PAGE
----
Every time I go down Marqués Street I remember that just 8 years ago it was a Street filled with cars and buses with m uh movement. It was a complete chaos to go there since pedestrians always had to stand on the narrow sidewalks to let vehicles through.
Now this street is one of the most well-known among the people of Cusco. They, as well as national and international visitors walk up and down the street since it is a commercial zone where you can find with every step a bit of everything. There are clothing shops, restaurants, cafés, ice cream shops, tattoo parlors and artisanal fairs inside the old mansions that have been preserved throughout time.
It impressive to see and be part of all the movement that takes place every day on this street. The barkers for the street’s businesses stand in the middle of the street and offer their products. Handicraft venders sit with their cloth of crafts on the side of the street where they offer their wares to passersby. Musicians also stand on the street, especially backpackers, and raise interest to come to the street.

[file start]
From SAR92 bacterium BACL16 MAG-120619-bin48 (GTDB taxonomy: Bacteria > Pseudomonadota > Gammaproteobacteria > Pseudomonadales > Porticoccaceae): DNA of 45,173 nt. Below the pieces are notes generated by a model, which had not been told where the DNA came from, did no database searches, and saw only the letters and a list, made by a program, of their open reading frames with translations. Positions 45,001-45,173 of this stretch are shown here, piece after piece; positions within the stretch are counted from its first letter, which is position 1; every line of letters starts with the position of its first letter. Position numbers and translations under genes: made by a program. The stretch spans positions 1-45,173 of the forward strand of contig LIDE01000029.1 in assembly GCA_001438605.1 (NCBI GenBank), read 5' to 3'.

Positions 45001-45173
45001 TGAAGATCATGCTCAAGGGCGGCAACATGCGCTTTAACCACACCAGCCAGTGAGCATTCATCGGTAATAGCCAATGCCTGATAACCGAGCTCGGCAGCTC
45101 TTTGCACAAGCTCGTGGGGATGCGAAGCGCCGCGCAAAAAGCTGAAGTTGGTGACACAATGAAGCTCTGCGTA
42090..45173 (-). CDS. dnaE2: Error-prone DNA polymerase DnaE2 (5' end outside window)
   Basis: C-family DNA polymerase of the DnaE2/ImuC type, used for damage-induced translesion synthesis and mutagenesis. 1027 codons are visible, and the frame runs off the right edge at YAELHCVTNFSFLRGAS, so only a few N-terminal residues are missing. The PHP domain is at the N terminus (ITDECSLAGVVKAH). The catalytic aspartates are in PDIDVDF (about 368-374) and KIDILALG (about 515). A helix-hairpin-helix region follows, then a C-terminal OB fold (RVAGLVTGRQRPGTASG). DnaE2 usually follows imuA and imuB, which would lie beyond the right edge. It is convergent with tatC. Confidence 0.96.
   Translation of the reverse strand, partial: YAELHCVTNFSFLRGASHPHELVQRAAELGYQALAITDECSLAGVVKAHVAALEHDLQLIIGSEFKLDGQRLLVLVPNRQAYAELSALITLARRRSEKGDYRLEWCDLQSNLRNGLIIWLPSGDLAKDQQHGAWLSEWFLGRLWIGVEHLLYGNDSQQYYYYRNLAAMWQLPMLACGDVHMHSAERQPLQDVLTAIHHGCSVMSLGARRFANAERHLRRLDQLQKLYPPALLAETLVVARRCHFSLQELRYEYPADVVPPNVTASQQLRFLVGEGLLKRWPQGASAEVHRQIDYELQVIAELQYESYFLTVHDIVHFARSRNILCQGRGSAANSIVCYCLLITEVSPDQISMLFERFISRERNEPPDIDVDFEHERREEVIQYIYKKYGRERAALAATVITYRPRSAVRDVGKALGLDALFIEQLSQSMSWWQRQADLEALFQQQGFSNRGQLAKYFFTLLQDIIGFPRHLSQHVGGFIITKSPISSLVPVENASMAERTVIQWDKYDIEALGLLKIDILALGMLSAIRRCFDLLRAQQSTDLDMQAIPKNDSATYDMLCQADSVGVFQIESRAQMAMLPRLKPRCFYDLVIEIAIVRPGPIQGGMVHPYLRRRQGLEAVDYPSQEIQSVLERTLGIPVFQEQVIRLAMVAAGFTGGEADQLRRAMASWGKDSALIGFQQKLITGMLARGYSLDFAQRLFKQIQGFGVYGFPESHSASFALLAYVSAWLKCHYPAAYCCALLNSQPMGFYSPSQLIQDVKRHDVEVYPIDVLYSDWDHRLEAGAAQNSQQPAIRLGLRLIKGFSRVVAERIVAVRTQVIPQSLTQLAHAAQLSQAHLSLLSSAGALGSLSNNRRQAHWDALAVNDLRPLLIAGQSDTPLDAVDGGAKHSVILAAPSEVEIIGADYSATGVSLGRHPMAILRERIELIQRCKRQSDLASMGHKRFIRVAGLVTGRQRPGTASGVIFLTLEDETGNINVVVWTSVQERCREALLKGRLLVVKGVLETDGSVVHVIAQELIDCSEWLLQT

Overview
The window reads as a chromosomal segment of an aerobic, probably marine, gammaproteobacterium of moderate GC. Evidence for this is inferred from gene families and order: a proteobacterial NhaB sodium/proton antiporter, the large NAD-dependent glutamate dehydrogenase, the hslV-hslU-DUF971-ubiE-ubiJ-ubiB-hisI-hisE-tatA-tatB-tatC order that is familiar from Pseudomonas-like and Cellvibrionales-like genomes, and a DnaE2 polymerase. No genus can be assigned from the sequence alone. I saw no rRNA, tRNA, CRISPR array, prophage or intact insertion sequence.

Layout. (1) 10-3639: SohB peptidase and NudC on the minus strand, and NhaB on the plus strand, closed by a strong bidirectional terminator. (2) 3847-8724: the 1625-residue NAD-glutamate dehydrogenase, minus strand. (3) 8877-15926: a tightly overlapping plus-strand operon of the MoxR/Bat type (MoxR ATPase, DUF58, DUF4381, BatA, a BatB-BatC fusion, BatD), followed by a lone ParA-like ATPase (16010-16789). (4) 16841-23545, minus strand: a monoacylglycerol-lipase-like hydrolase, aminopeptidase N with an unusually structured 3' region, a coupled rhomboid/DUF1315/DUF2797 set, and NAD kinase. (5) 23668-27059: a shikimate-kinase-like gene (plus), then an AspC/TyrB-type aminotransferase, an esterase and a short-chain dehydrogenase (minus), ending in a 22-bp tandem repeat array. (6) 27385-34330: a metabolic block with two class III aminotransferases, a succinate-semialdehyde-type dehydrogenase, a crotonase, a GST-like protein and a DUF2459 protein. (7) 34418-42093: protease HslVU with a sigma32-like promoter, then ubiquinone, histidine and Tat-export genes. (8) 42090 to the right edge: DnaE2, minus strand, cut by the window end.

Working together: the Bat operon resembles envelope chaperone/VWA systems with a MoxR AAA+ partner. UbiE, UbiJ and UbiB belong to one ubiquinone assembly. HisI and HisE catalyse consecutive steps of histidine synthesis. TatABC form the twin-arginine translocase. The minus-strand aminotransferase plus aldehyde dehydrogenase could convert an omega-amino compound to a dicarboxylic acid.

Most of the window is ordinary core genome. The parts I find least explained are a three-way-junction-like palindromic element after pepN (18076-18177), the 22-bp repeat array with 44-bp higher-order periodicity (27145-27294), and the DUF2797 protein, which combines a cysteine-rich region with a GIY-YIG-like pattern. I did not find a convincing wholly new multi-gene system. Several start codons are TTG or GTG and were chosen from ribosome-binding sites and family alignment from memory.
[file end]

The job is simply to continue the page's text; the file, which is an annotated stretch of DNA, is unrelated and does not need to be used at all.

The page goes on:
Marqués Street is just two blocks from Cusco’s Plaza de Armas. You go down Merced Street and that gets you into this point where you can fill your eyes with beauty of the colonial mansions and all the blue and green balconies.
With each step their facades teach us much about their history. Marqués is a fascinating street composed of colonial houses on top of Inca walls and temples. From the outside the style is Churrigueresque and there are many details on the doorways You will see Spanish family coats of arms. Inside of the colonial mansions you can see spacious patios with water fountains in the middle. They are surrounded by arches that sustain the substantial second floors.
The street’s name comes from Don Diego Ezquivel of an economically powerful family of the time. He had built the first mansion on Marques Street, that of the Marques of Valleumbroso. In the XVII Century the house reached its greatest size. Besides having grand patios, it was exceptional in Cusco. Inside and around it were five stores, four chicherías, and a bakery that provided abundant income to the fourth Marques of Valleumbroso. Today this mansion is occupied by Cusco’s school of fine arts—Diego Quispe Tito—which gives it a good feeling and artistic inspiration.